The first book-length study of the Scottish Legendary (late 14th c.), the only extant collection of saints’ lives in the vernacular from medieval Scotland, scrutinises the dynamics of hagiographic narration, its implicit assumptions about literariness, and the functions of telling the lives of the saints. The fifty saints’ legends are remarkable for their narrative art: the enjoyment of reading the legends is heightened, while didactic and edifying content is toned down. Focusing on the role of the narrator, the depiction of the saintly characters, their interiority, as well as temporal and spatial parameters, it is demonstrated that the Scottish poet has adapted the traditional material to the needs of an audience versed in reading romance and other secular genres. The implications of the Scottish poet’s narrative strategies are analysed also with respect to the Scottishness of the legendary and its overall place in the hagiographic landscape of late medieval Britain.
The Scottish Legendary is briefly introduced, in particular its contents, the sources the poet drew on, as well as previous critics’ treatment of the compilation. The poet’s free handling of his sources is demonstrated by two passages from the legend of Lucy. The chapter argues that it is crucial to consider saints’ lives from the perspective of their narrative structure and strategies as practices that are intimately linked with issues of translation, the vernacular, and late medieval discourses of popular, secular culture. The Scottish Legendary, it is suggested, is a prime example of transcending generic boundaries for heightening the enjoyment of the narratives.
This chapter provides an introduction to narrative theory as a formal approach to the lives of the saints in the Scottish Legendary. Narratology as a key theoretical field, its main strands as well as its chances and challenges for the analysis of medieval narrative are discussed and problematised. The formal approach is placed within more general discussions of surface vs. symptomatic reading. Both a close and a deep reading are proposed as an expedient method to scrutinise the narrative art in the compilation. The chapter is rounded off with a section on the various ‘communicative’ instances that come into play when reading and interpreting the legends of the saints.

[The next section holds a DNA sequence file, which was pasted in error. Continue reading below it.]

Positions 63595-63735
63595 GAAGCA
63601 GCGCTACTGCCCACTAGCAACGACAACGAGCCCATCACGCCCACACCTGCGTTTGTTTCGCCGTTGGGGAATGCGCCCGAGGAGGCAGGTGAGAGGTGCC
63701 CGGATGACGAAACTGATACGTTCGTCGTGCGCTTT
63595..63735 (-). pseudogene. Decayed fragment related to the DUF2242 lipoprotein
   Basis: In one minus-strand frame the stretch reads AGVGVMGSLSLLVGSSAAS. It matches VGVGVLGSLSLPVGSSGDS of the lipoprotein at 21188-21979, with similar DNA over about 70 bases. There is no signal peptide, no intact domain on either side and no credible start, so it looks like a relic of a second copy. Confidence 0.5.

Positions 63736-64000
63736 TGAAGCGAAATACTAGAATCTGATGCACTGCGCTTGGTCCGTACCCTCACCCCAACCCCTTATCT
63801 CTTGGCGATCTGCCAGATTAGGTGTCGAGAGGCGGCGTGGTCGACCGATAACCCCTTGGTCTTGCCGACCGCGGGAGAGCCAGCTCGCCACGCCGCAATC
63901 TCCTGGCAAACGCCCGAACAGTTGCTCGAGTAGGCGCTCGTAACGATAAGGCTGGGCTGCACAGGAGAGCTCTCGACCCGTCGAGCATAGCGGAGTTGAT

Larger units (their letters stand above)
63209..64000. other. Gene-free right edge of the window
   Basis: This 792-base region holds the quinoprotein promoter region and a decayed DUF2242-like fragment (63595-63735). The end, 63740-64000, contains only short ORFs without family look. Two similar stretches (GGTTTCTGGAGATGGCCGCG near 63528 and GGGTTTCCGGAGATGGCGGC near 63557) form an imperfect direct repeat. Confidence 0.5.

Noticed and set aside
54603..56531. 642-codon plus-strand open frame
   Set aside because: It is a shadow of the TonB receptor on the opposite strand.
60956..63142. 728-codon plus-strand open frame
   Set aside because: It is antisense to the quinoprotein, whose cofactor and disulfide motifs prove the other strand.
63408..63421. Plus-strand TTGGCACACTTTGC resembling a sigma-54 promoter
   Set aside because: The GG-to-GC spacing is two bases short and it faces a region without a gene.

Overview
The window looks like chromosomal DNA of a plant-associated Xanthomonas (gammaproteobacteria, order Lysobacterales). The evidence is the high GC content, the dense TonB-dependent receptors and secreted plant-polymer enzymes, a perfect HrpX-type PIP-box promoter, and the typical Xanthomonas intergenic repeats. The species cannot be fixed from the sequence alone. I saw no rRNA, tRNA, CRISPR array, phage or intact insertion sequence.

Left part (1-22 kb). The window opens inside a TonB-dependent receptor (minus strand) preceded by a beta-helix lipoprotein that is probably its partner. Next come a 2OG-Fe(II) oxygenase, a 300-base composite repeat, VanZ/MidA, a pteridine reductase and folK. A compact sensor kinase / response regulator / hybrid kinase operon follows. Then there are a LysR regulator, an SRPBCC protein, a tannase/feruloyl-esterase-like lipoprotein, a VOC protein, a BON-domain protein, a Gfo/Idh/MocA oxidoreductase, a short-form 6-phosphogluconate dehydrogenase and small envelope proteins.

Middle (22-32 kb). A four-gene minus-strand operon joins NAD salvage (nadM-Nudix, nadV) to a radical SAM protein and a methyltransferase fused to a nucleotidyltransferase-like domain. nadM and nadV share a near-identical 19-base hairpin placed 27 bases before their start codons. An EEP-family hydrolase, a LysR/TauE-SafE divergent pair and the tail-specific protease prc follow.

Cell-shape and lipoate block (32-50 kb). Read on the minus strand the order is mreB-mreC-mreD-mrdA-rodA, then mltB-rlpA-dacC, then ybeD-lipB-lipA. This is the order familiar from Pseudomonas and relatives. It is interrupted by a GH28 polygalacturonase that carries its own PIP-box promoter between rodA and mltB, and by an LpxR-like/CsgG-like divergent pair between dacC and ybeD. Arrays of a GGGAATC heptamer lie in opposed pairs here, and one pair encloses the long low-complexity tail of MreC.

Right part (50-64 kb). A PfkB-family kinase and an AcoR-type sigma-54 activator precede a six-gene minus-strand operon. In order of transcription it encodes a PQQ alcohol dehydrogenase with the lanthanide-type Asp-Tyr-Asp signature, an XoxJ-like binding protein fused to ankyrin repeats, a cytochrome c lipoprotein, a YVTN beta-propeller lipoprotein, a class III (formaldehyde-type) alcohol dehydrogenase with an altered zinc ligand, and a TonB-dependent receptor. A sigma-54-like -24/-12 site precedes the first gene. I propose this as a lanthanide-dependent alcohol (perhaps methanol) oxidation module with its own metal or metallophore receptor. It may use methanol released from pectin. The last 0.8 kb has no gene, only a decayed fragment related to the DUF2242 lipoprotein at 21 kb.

This chapter focuses on the roles and functions of the narrator in the compilation. Drawing on previous studies on narrators in medieval literature, by Spearing and Lawson in particular, the narrator as an analytical construct is discussed in detail before its manifestations in the Scottish Legendary are scrutinised. From the very beginning, the poet-narrator fashions himself as both teacher and writer in that he guides his audience’s edification in subtle but effective ways and at the same time showcases his poetic skills, for instance in the digressions. A comparison of the Prologue with other late medieval prologues accentuates the Scottish poet’s idiosyncratic approach.
The third chapter is devoted to the depiction of the saintly characters and the uses and functions of their direct discourse, which is a defining feature of the Scottish Legendary. The chapter consists of four case studies, each of which spotlights another aspect of how the saintly characters are construed in the compilation. In the first part, female and male martyrs’ dialogues with their pagan tormentors are scrutinised, with special emphasis on questions of gender and the violation of gender norms and ‘proper’ speech behaviour. The following three analyses – on Mary of Egypt, Theodora, and Andrew – accentuate the importance of speech in the process of becoming a saint. At the same time, the poet’s strategy of transgressing genre is underscored. Romance and fabliau patterns of narration enrich the hagiographic plots. The case studies are placed within more general discussions of how medieval hagiography conceives of ‘character’ and how one could usefully theorise their indebtedness to types.